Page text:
Conversation with Kieran Cripps, HazardCo

With new Health and Safety laws set to take effect from April 4 2016, HazardCo’s Kieran Cripps has some advice for ensuring health and safety in the construction workplace.

1.       Please introduce yourself.

Im Kieran Cripps I am a sales and service representative for HazardCo. We provide Health and Safety procedures and systems through Construction, Ag/Hort, Manufacturing and offices for you to implement within your business and address the requirement of the new legislation. I have been working for HazardCo for the past 7 years and seen a lot of changes to the health and safety act and great to see the culture around health and safety change within the different industries as well.

2.       How far do you feel new legislation will change the Construction industry?

I think the changes are going to be positive on the industry to not only create safer working environments but to also have shared responsibilities in a number of areas.As a PCBU you must communicate, coordinate, cooperate with other PCBU’s on your work site. For some businesses its going to be a big change if you don’t have an active Health and Safety system & procedures in place and some tweaks here and there for those who have system but maybe haven’t implemented it to its entirety. Its about changing the culture within your company to ensure the safety of workers and anyone coming into you place of work. Documentation and proof of procedures is an important part so you can show that you are taking all “Reasonably Practicable” steps to ensure information, training, communication, participation and monitor and reviewing of your place of work. These are some of the things you need to have in place.

3.       How soon will the changes come into effect?

The new legislation has been passed into law now but is going to be enforced as of the 4th April 2016.

4.       What is the best advice you would give to a civil or building contractor that hasn’t planned for the new law change?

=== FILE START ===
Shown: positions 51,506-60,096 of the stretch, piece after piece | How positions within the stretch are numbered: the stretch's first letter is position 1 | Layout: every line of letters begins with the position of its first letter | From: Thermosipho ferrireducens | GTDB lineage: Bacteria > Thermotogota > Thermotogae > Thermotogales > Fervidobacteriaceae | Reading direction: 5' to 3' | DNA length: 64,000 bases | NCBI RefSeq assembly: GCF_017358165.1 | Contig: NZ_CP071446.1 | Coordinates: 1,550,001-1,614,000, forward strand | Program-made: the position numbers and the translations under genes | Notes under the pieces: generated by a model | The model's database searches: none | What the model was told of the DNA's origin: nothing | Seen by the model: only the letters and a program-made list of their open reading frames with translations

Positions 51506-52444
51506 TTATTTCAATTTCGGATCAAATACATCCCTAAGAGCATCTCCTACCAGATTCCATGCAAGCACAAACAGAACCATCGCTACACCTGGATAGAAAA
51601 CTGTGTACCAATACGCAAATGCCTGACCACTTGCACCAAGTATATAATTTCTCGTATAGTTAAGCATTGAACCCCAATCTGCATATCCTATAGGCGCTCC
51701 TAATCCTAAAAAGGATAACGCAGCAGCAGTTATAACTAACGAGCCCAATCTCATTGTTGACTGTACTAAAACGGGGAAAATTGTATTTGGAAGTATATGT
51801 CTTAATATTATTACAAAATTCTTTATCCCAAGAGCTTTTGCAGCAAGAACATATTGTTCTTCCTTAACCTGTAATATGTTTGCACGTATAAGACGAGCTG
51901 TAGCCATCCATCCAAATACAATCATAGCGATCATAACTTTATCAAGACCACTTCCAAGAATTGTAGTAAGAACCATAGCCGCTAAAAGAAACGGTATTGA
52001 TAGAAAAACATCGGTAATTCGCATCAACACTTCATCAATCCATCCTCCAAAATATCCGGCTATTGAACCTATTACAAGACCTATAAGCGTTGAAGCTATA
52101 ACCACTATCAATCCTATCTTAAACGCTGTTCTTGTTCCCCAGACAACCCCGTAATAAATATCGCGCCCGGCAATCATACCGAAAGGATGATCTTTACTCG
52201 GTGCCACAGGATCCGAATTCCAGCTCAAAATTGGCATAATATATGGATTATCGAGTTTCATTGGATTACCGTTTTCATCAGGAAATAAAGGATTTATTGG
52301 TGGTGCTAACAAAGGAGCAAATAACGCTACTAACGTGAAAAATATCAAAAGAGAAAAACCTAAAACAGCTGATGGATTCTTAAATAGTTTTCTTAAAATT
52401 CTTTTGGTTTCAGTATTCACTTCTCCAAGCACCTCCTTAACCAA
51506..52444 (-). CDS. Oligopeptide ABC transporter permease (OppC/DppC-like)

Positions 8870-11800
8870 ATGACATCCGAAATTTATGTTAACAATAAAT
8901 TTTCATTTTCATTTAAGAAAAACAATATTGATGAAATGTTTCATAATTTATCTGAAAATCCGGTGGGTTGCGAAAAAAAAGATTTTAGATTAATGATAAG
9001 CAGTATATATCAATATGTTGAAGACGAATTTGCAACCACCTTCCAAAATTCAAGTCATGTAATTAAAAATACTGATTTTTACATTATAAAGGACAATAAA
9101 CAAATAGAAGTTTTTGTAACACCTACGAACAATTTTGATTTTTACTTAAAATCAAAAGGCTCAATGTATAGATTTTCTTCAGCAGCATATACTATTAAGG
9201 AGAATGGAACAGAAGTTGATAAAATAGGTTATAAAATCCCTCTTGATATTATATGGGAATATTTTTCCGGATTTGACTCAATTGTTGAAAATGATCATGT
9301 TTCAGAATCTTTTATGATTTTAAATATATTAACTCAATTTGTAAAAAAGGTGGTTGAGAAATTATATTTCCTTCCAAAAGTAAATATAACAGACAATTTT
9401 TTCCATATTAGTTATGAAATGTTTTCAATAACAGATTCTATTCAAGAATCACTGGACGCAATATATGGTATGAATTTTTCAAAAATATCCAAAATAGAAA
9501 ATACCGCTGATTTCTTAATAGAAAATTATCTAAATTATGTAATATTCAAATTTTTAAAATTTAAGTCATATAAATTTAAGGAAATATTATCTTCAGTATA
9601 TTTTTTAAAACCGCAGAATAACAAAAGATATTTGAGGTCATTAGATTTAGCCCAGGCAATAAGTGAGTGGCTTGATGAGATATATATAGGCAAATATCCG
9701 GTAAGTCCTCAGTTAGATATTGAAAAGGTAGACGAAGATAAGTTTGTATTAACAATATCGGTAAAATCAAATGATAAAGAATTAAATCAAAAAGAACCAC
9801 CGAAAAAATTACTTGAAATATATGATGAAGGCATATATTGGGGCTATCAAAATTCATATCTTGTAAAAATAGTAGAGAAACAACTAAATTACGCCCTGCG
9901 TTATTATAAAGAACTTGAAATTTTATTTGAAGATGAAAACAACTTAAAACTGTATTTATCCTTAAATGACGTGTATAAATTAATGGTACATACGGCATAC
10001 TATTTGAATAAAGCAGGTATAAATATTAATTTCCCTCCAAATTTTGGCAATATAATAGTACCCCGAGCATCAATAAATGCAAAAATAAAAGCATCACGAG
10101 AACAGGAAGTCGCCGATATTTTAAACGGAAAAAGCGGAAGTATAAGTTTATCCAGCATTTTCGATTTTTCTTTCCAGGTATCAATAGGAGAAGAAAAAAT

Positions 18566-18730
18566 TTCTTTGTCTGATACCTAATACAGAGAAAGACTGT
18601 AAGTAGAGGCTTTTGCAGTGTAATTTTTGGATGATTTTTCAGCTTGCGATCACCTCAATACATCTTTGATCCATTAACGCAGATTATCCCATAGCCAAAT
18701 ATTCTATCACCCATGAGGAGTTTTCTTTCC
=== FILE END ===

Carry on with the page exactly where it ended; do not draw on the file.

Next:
The best advice i would give to a PCBU is if you know you have no Health and Safety procedures within your business you need to contact an company like ourselves (HazardCo) to come look at your systems and give you the advice and guidance if you don’t have the knowledge or understanding of what you need to be doing. If you do have an understanding or you have a system but it hasn’t been run correctly then look into it and start to implement your current system. A Worksafe slogan has been over the last few years “Doing nothing is not an option”. 

Q Who is responsible for workplace safety? EVERYONE 

1. The Business itself (PCBU). The business will have the primary duty under the new law to ensure the health and safety of workers and others affected by the work it carries out. That’s why the business may also need to consult with other businesses where it shares a worksite or are part of a contracting or supply chain, to make sure all workers are safe and healthy. (In other words, all businesses understand and are aware of any hazards that may be introduced to the workplace by all other businesses / people working in that workplace).  

 2. Officers includes directors and other people who make governance decisions that significantly affect a business. Officers have a duty of due diligence to ensure their business complies with its health and safety obligations. 

 3. Workers must take reasonable care to ensure the health and safety of themselves and others, and to comply with the business’s reasonable instructions and policies.

 4. Other people who come to the workplace, such as visitors or customers, also have some health and safety duties. It’s all about taking responsibility for what you can control. 

 Q What or who is a PCBU? 

A PCBU is a ‘person conducting a business or undertaking’. While a PCBU may be an individual person or an organisation, in most cases the PCBU will be an organisation (for example, a business entity such as a company). An individual, such as a sole trader, can also be a PCBU. 

 Q Who is not a PCBU? 

The following are not PCBUs: 

· volunteer associations,

· home occupiers who employ or engage someone to do work around the home,

· persons to the extent they are solely a worker or an officer in the business or undertaking. 

 Q What do businesses (PCBUs) need to do? 

A PCBU needs to proactively identify and manage its health and safety risks, make sure information about health and safety is shared with workers, and ensure that workers are actively engaged in all matters that could affect their health and safety. 

Use these tips to get your health and safety processes on the right track: 

· Identify health and safety hazards and risks, and take steps to prevent these from happening.

· Make sure health and safety in your business is led from the top, has involved workers, is understood by your workers, and is reviewed regularly. 

· Hold regular training on health and safety matters. 

· Engage workers in health and safety matters that affect them. 

· Support all officers to get up to date with health and safety issues and key risk factors. 

· Report and monitor health and safety goals. 

· Regularly review any incidents. 

· Carry out frequent health and safety audits. 

These processes must be documented and records kept.